(ii) Given this definition, how are syntax and semantics related (the Interface Problem )? 

(iii) To what extent can syntactic representations be appropriated as formal objects of interepretation (the Repurposing Problem )? 

Our view is that (i) semantics is not part of the definition specified by linguistic theory of the concept of a language; (ii) standard conceptions of the syntax-semantics interface misconstrue the role of representation in linguistic theory; and (iii) syntactic representations are interpreted entities, and so not subject to further interpretation.
 

Mass and count: grammar, ambiguity, and polysemy
David Nicolas, IJN

According to the traditional view, languages like English distinguish two morphosyntactic subclasses of common nouns, mass nouns and count nouns. A defining characteristic of mass nouns, like "milk", "furniture", and "wisdom", is that they are invariable in grammatical number, while count nouns, like "rabbit", "match", and "idea", can be used in the singular and in the plural. Depending on the language, this basic morphosyntactic difference between the two types of noun is supplemented by differences as to the determiners they can combine with. Thus, in English, mass nouns can be used with determiners like "much" and "a lot of", but neither with "one" nor "many". On the contrary, count nouns can be employed with numerals like "one" and determiners like "many", but not with "much". However, as is well known, mass nouns (like "milk") can often be used as count nouns: "You should take a hot milk with some honey". And vice versa: "You will find a lot of rabbit around here". So, drawing inspiration from Bromberger (2012)'s discussion of the partly similar case of color terms, on what basis should one individuate the uses of common nouns and their interpretations? What pertains to grammar, ambiguity, and polysemy?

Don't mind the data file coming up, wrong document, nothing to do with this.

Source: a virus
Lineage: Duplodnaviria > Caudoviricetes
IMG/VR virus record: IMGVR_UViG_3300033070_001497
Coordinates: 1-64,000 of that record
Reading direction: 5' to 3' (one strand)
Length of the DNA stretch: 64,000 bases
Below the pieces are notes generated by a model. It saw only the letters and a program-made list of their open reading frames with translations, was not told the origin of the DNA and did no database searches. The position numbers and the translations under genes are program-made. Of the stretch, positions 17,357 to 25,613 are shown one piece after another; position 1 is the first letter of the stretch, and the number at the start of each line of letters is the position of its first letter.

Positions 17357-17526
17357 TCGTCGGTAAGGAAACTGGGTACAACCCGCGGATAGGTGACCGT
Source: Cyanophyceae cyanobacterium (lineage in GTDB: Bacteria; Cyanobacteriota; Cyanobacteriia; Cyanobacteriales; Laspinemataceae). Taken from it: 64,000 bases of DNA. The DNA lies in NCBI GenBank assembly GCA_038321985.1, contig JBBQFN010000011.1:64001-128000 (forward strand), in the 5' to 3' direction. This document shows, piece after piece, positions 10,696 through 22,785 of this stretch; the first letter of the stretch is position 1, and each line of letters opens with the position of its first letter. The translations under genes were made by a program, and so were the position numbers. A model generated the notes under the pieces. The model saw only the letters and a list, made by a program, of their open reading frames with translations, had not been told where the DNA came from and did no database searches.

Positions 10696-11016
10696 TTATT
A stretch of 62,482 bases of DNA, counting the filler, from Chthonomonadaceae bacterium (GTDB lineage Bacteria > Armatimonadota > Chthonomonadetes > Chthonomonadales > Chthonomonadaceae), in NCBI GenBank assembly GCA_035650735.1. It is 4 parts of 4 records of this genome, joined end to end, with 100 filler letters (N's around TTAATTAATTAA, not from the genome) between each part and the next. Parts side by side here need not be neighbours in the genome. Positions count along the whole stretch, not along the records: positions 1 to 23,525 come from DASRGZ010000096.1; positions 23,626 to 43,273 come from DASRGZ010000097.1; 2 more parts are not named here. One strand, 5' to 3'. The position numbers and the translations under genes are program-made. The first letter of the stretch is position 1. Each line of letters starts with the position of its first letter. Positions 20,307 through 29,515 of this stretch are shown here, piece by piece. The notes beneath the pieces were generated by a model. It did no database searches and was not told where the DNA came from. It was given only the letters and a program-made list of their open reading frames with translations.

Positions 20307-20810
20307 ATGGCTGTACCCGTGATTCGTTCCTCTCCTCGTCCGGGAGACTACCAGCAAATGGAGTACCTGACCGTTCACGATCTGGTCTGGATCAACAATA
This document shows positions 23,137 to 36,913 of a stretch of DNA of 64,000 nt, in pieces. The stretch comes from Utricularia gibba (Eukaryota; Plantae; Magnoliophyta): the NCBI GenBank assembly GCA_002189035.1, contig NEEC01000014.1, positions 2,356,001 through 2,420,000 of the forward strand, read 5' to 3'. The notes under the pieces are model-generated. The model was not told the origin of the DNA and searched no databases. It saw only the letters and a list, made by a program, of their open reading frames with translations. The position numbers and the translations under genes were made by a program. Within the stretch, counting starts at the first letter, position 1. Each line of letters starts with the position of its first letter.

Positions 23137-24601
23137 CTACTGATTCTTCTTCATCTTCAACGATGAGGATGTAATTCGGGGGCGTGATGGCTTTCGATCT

Bromberger, S. (2012). Vagueness, ambiguity, and the “sound” of meaning. In  M. Frappier, D. Brown & R. DiSalle (eds.), Analysis and Interpretation in the Exact Sciences, 75-93. Springer. 


Knowing what one does not know: A dual-process view
Joëlle Proust, Institut Jean-Nicod      

Sylvain Bromberger has offered us insightful analyses on the importance of knowing what we don't know in the complex domain of scientific explanation. This prompts the additional research question: does the general ability of reliably detecting what we don't know depend on having a language, or at least on having a propensity to communicate? Sensitivity to one's own ignorance, in humans, is seen as standardly expressed in questions, i.e. interrogative speech acts. The felicity conditions of interrogatives are that the agent does not know the truth about P, wants to know it, and believes that the addressee may supply it. Interrogative speech acts have been shown to be present in all cultures. With no words yet available, 20-month old infants are able to strategically ask for informational help.  Information-seeking questions are relentlessly asked by 3 to 5 year-old children. It is arguable, however, that the felicity conditions of interrogatives can be fulfilled by agents with no linguistic ability and no concept of knowledge, such as rhesus monkeys. From this viewpoint, it appears also unlikely that sensitivity to one's own ignorance needs to depend on having communicational goals, or that it requires hypothesizing a specially evolved non-conceptual attitude called "basic questioning". A more economical account is based on an independently motivated dual-process theory of metacognition.

 

Benjamin Spector, IJN
TBA